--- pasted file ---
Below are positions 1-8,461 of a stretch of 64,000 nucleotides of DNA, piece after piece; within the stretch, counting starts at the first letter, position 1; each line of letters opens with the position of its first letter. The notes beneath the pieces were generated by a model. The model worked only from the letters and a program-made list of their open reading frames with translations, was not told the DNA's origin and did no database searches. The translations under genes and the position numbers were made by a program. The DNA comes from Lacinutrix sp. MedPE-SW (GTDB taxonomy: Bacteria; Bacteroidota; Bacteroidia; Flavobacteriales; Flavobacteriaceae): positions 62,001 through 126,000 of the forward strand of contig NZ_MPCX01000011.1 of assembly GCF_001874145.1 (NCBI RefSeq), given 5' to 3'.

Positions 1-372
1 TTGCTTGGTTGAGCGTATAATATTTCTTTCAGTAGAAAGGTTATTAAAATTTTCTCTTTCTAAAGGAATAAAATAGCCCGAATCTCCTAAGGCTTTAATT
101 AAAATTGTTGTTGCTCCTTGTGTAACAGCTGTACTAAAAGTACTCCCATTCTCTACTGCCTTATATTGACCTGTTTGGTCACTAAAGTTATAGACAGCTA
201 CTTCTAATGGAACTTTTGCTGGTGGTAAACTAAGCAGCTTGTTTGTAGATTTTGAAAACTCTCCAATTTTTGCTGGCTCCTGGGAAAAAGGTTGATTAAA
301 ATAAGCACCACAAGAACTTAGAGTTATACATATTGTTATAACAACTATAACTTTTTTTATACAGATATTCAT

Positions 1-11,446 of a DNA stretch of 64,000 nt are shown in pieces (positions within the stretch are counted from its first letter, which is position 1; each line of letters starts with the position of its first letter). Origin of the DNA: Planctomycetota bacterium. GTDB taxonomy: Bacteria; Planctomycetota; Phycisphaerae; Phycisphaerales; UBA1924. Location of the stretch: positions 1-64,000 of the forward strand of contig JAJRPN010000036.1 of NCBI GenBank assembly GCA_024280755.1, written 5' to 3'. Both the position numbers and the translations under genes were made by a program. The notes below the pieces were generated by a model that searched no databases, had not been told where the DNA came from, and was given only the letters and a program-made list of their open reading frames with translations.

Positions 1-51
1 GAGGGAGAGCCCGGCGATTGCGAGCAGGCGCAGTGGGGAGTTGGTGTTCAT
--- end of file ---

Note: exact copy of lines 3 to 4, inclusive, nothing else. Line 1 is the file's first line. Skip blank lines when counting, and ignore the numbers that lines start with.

1 TTGCTTGGTTGAGCGTATAATATTTCTTTCAGTAGAAAGGTTATTAAAATTTTCTCTTTCTAAAGGAATAAAATAGCCCGAATCTCCTAAGGCTTTAATT
101 AAAATTGTTGTTGCTCCTTGTGTAACAGCTGTACTAAAAGTACTCCCATTCTCTACTGCCTTATATTGACCTGTTTGGTCACTAAAGTTATAGACAGCTA